2. Explore your home and discover what you have an abundance of. Find a way to share with others out of your abundance. 
  3. Volunteer your time/share your gifts in service of others. You could volunteer to serve a local charitable organization, or you could help a friend or family member. 
  4. Journal about what “abundance” means to you. Also consider: what is the opposite of abundance? What does each one feel like? In what aspect(s) of your life are you experiencing abundance right now?

This is an excerpt from a study I created for my church for Advent 2021. During this season, I will post weekly on the theme, “Awaken.” I pray that as we journey through Advent, we will all awaken to what God is doing in and around us. If you missed the introduction/overview, you can find it here.

Advent liturgical seasons spiritual practice

Advent 2: Awaken to Expectation

Luke 1:67-79, Luke 3:1-6, Philippians 1:3-11

Advent is a pregnant time, full of expectation. In the literal sense, Advent is one of the few times of the year when we engage biblical stories of pregnancy and birth. But it is also a pregnant time because we anticipate and look forward with hope to the birth of Christ and toward God’s promised Kingdom. We remember during Advent that God’s Kingdom is both already and not yet: here on earth in the form of the Christian community, and yet to be fully realized in a future that we hope for with expectation that Christ will come again. 

As we look toward the future, the stories of the past remind us that God rarely conforms to our human expectations. The scriptures we read and study during Advent remind us that God always fulfills God’s promises, but often in the most unexpected ways. That’s what happened to the priest Zechariah, who did not expect that his wife, Elizabeth (who was barren), would be able to become pregnant and bear a child in her old age. Because he did not believe the angel’s words, Zechariah became mute until his son, John the Baptist, was born (Luke 1:18-20, 59-66). It is clear through the prophecy he spoke when he regained his speech that Zechariah encountered God powerfully through this experience, in both expected and unexpected ways.  

We, too, have the opportunity to encounter God in both expected and unexpected ways during this season. Whether consciously or unconsciously, we all have expectations for the season ahead. They may be traditions we want to keep, hopes of spending time with loved ones, the desire to avoid something uncomfortable or painful during this season, or the intention to try something new. Whatever your expectations are, and however they unfold during this season, don’t forget to remain awake and aware, looking for the unexpected ways that God is working. While this may be easier when things are going well, the need to cancel or alter plans sometimes has the effect of creating space for something else to happen…perhaps, even an unexpected encounter with God. Pay attention so you don’t miss it!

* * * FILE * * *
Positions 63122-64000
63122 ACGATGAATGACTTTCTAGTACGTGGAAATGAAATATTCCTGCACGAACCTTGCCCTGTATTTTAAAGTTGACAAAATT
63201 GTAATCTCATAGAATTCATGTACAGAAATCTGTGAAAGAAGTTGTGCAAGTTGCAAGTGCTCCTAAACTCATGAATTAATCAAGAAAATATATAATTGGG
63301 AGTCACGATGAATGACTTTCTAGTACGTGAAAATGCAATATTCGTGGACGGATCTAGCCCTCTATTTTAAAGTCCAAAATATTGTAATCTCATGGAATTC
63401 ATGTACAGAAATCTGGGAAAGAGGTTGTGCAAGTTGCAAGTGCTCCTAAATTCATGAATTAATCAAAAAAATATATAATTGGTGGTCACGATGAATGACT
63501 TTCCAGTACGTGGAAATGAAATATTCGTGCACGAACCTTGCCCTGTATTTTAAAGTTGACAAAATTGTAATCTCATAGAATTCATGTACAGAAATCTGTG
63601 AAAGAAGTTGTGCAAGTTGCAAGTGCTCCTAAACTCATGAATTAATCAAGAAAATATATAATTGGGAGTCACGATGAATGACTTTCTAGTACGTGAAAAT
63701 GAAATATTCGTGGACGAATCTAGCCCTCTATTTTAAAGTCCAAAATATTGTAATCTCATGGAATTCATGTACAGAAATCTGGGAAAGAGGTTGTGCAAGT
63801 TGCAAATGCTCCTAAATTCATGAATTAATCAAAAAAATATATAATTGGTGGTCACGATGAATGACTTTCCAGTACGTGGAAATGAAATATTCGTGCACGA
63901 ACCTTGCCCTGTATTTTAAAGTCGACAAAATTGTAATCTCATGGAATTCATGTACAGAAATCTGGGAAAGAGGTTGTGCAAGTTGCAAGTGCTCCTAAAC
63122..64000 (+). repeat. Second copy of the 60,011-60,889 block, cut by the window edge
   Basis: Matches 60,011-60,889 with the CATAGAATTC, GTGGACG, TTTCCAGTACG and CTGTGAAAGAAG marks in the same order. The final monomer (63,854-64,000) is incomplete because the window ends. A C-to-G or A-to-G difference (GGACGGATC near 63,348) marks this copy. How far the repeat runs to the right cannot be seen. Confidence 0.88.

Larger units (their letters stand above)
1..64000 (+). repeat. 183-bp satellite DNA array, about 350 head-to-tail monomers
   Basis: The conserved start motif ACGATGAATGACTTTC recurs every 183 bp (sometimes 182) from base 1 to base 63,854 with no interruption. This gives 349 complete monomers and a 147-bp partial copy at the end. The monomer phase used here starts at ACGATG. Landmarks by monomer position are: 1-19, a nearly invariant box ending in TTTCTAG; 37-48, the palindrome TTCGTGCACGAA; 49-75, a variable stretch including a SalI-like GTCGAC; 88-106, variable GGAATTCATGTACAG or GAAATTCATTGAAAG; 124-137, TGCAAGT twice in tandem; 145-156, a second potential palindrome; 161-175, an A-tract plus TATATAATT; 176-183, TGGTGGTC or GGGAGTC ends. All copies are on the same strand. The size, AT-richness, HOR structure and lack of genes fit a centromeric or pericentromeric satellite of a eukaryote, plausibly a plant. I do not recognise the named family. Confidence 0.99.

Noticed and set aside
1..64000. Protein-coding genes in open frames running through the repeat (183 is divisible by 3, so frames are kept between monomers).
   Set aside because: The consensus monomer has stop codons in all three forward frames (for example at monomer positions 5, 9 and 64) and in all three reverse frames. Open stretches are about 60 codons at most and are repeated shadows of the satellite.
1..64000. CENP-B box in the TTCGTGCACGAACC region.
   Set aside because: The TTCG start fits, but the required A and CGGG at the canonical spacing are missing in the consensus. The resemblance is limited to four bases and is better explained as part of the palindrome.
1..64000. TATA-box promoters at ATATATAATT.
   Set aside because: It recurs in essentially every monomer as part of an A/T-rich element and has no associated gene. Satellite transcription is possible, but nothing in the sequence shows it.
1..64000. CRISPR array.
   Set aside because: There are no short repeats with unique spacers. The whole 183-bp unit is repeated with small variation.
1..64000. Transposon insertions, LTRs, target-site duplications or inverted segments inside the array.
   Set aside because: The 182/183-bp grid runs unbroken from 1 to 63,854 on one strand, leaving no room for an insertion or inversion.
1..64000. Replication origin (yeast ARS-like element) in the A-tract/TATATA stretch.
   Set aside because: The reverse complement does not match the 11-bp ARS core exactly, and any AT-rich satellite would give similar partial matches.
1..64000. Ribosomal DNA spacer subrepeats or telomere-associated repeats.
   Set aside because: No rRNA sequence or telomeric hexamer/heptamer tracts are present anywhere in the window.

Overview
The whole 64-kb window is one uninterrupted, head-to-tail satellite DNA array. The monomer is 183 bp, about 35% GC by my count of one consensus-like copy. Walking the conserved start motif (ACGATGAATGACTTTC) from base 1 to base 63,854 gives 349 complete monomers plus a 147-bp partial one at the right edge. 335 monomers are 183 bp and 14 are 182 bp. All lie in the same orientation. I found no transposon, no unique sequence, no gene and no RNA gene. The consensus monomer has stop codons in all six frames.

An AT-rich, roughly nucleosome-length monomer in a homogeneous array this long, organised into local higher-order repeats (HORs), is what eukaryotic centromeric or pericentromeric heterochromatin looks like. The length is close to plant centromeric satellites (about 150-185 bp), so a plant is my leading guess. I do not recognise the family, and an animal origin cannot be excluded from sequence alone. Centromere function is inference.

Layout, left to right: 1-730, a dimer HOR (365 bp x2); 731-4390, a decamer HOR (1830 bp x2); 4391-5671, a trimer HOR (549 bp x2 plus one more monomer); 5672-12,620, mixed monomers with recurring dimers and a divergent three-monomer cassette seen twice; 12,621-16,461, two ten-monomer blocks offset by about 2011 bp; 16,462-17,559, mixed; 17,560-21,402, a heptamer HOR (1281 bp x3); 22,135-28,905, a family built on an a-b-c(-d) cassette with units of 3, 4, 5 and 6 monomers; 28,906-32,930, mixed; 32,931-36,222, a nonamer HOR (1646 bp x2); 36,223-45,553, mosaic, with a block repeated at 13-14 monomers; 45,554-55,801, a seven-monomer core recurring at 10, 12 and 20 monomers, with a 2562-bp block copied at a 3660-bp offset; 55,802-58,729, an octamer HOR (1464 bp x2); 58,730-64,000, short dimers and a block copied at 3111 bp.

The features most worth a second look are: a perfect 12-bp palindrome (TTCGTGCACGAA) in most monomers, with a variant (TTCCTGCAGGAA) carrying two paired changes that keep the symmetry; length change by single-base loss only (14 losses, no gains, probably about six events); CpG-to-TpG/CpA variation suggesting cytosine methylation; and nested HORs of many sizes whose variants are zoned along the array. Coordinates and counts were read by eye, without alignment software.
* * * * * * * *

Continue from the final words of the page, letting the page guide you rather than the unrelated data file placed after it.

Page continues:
You are encouraged to choose a spiritual practice for this week that that is counter-intuitive for you. If you think “I do not expect to encounter God through that…” perhaps that is the practice you should try. Whatever practice you choose, expect to be aware of God’s presence in a new way and allow yourself to be surprised at where and how God is revealed to you. Choose one of the following: 

  1. Do something slowly and intentionally, focusing fully on what you are doing. Examples: eat a meal, drink a glass of water, rock in a rocking chair, observe an animal, fold the laundry, wash the dishes, etc. 
  2. Pray in a way you usually do not. Examples: use prayer beads, try breath prayer, embodied prayer, or praying in color, etc.
  3. Get up early, go outside, and watch the sunrise. Reflect on your experience. 
  4. Journal about your expectations for this Advent/Christmas season. Also consider: How do your expectations align (or not) with God’s promise to send a savior to the world? How have you experienced God at Christmas in the past, in both expected and unexpected ways? 

This is an excerpt from a study I created for my church for Advent 2021. During this season, I will post weekly on the theme, “Awaken.” I pray that as we journey through Advent, we will all awaken to what God is doing in and around us. If you missed the introduction/overview, you can find it here.

Advent liturgical seasons spiritual practice

Advent 1: Awaken to the Promise

Psalm 25:1-10, Jeremiah 33:14-16, Luke 21:25-36

During the season of Advent, it is as if time is no longer linear. Instead, time morphs into something that is hard to grasp and even more challenging to describe. We look forward to a birth that has already occurred two thousand years in the past. We read prophetic passages from centuries prior to Jesus’ birth. We read Jesus’ actual words, about the promise of his future coming, as a means of preparation for celebrating Jesus’ birth. We imagine a future that was promised more than two thousand years ago, and we wait with hope for its arrival. Past, present, and future are held together. We remember that God is faithful as we celebrate the already and not yet, promises fulfilled and promises yet to come, that Christ is born and Christ will return.